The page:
The British Empire controlled India from 1858 until 1947, so British influence can be seen in most sectors of the Indian public sphere. The education system, like many countries that were under British rule at some point, is divided into three major parts: primary, secondary and tertiary. Primary education caters to children aged six to 14 and is similar to elementary and middle school in the United States. All Indian children are required to attend primary school and it is free of cost.

Secondary school, similar to American high school, instructs children aged 14 to 18. Secondary school is also free, except at private schools. At secondary school, children learn three languages: their local language, a language of their choice and English. Tertiary school, or higher education, has deep roots in Britain’s system. There are many universities and colleges in India that provide students with many educational tracts.

Public and private education is available in India, but the private schools are often more poorly funded and maintained. India has put more money into educating its children, and the percentage of adolescents without schooling has fallen about 40 percent in the last 40 years. The literacy rate has also increased substantially, even within the last 20 years.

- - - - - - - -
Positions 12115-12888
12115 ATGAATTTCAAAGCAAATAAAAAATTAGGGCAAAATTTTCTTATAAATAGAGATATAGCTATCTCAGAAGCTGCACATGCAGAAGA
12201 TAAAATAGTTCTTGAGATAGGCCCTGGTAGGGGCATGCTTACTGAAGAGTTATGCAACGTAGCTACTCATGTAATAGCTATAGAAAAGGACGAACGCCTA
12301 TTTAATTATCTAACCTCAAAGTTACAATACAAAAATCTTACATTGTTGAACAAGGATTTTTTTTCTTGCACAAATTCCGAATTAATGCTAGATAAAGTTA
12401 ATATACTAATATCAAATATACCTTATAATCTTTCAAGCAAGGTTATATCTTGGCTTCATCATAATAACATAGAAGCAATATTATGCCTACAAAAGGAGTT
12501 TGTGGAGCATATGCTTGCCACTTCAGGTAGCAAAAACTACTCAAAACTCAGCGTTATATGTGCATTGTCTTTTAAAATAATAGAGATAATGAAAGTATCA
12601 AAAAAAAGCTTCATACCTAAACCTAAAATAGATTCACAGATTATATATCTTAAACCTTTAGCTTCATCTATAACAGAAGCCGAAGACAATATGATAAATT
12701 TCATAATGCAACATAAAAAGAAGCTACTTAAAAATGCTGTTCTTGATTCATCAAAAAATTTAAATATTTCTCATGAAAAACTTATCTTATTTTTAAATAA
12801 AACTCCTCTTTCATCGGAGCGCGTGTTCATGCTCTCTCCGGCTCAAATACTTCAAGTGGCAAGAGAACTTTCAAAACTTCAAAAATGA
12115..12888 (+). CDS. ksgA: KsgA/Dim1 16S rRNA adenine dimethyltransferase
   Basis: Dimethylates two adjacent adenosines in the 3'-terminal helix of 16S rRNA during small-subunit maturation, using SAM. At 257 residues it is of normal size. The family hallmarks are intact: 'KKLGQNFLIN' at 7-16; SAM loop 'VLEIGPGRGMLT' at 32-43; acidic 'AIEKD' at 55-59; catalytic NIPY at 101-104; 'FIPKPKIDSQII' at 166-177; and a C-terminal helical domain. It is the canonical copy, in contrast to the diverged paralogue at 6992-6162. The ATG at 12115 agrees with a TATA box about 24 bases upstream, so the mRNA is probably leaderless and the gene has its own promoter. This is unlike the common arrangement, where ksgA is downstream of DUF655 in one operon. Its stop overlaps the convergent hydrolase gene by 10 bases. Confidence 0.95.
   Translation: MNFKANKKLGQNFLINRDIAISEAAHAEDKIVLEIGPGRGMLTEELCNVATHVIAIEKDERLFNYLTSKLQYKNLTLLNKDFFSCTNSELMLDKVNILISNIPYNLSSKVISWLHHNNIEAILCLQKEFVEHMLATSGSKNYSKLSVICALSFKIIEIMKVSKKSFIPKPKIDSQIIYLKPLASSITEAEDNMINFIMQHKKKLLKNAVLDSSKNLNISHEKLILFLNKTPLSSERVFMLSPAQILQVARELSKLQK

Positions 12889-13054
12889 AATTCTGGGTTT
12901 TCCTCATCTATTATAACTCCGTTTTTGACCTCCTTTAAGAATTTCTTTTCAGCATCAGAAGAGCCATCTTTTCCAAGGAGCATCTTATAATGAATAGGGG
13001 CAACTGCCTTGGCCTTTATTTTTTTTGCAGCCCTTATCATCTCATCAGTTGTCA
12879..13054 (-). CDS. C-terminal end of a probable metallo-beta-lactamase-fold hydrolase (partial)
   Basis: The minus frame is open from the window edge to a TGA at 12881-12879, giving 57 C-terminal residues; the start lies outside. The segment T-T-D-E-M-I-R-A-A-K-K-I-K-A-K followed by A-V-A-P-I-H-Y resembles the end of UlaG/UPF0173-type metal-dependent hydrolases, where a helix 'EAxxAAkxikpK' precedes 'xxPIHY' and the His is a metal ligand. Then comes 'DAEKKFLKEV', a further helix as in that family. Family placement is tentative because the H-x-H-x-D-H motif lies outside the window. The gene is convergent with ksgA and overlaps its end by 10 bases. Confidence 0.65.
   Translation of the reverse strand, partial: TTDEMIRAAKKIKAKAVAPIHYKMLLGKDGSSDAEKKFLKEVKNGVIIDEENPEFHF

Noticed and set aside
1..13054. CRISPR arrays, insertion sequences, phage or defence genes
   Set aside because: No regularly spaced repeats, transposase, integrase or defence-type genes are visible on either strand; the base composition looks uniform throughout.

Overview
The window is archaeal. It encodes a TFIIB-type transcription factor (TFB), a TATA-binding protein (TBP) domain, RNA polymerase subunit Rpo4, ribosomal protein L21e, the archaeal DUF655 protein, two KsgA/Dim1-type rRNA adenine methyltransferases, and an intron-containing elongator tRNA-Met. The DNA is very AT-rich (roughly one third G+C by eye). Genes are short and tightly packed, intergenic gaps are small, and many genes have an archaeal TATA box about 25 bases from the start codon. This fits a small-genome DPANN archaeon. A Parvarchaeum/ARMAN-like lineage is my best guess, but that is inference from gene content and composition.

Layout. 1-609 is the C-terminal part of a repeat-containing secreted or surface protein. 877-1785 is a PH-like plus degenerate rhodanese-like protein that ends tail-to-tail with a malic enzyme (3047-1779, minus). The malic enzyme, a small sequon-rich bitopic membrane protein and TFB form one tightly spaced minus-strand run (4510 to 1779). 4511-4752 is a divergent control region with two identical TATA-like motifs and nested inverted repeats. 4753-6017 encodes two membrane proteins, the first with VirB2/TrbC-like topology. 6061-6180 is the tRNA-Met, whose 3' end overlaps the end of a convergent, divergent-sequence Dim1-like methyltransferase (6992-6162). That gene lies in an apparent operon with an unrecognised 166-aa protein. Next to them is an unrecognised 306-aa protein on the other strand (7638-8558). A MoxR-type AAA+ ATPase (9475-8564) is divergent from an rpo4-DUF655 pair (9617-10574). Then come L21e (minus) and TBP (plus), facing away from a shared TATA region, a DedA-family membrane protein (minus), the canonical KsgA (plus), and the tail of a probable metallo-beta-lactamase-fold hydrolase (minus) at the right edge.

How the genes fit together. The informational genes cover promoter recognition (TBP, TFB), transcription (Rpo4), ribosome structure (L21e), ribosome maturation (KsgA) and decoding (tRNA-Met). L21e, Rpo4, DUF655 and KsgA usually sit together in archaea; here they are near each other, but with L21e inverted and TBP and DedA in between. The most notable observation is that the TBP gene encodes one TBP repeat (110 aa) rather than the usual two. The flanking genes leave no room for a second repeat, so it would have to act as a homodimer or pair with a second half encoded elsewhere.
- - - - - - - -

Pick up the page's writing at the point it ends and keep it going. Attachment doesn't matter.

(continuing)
However, education in India is far from where it needs to be. About 50 percent of nine-year-olds in India cannot do simple addition and 50 percent of 10-year-olds are unable to read a simple paragraph. These statistics are due to many factors. Many teachers in India are unqualified and the courses they teach are unable to accommodate the sheer number of students who are now in school. Their salaries are actually quite high due to union strikes, and many do not take their teaching job seriously. Every day, 25 percent of teachers do not show up to school.